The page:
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So I started typing out this question, but in the process of taking screenshots and looking up sources for the question I figured out the answer :P

That said, this problem has been a snag for me for a while and I've asked multiple people about it with no solution. Because it seemed kind of daunting for me and I haven't seen many well explained reasons I figured I'd finish out the post here to help anyone that is running into this or will run into it in the future.


The snag

I'm using vscode for my editor and I've had this snag for a while but it's finally driving me nuts enough to ask for help.

When in include certain libraries I get error squiggles under the include.

squiggle

In this case the squiggle is popping up because of the error:

cannot open source file "WProgram.h" (dependency of "Adafruit_MPR121.h")C/C++(1696)

WProgram.h error

At first I though the snag was because my include path needed my arduino libraries directory so I added that for the project, but I still get the snag.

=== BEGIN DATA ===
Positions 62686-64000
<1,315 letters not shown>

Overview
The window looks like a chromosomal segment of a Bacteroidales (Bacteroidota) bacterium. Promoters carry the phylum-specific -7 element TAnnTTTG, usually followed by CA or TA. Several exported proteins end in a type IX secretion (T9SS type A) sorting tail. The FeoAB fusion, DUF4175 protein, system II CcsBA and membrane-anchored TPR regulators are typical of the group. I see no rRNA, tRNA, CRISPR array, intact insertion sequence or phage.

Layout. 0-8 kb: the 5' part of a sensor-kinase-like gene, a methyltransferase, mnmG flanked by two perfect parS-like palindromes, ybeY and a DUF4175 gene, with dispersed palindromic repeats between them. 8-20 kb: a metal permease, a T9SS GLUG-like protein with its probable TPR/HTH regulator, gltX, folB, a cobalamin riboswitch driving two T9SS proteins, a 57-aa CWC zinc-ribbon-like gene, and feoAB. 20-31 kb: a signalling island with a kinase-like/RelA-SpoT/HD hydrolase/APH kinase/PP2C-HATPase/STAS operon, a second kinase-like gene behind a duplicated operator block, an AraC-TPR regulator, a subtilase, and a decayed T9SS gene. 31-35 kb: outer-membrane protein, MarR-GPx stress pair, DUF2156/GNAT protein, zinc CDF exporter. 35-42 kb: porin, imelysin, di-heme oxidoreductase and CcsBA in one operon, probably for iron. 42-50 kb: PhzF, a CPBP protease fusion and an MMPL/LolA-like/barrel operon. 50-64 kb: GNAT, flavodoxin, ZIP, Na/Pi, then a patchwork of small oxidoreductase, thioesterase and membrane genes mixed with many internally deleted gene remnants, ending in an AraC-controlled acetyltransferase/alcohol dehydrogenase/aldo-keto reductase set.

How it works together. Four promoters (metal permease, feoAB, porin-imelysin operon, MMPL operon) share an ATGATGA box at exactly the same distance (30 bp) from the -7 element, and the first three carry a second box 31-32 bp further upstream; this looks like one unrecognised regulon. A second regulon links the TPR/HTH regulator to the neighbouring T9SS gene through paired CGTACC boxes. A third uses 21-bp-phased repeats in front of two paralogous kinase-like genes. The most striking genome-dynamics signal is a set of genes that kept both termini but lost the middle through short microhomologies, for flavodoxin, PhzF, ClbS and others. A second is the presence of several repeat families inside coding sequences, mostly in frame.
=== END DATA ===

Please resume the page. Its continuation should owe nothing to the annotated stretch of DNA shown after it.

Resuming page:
updating the include path

I did a computer wide search for the WProgram.h file but was not able to find it.

Unable to find header file

The thing is, all of my sketches still compile and upload fine so for the most part I'm just able to ignore it ... but the squiggle!!!!!!.

Any ideas of how I can resolve this?

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I landed here in the same position as you, and after researching the comments mentioning -DARDUINO=10813 and some more googling I found: https://github.com/microsoft/vscode-arduino/issues/1148

This led me to adding one more line to defines in my c_cpp_properties.json

and this also removed the squiggly!

{
    "configurations": [
        {

            ...

            "defines": [
                "USBCON",
                "ARDUINO=10813"
            ],

            ...

        }
    ],

}```
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  • Just because this doesn't answer why this works: Arduino versions <1.0 used WProgram.h, but Arduino >=1.0 use Arduino.h. As @Chris Schmitz explained, many libs use a check to determine which to load for backwards compatibility. Because the VSCode extension should be up to date, we can use the (current) latest version of 1.8.13, or 10813 as it's defined in the code. Adding this to VSCode lets packages checking versions see we're running modern versions. – IronSean Mar 5 at 16:35
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The answer

Like I said in the question, I found the answer after doing some searching while typing up the question itself and I want to explain it for future squiggle-haters :)

WProgram.h vs Arduino.h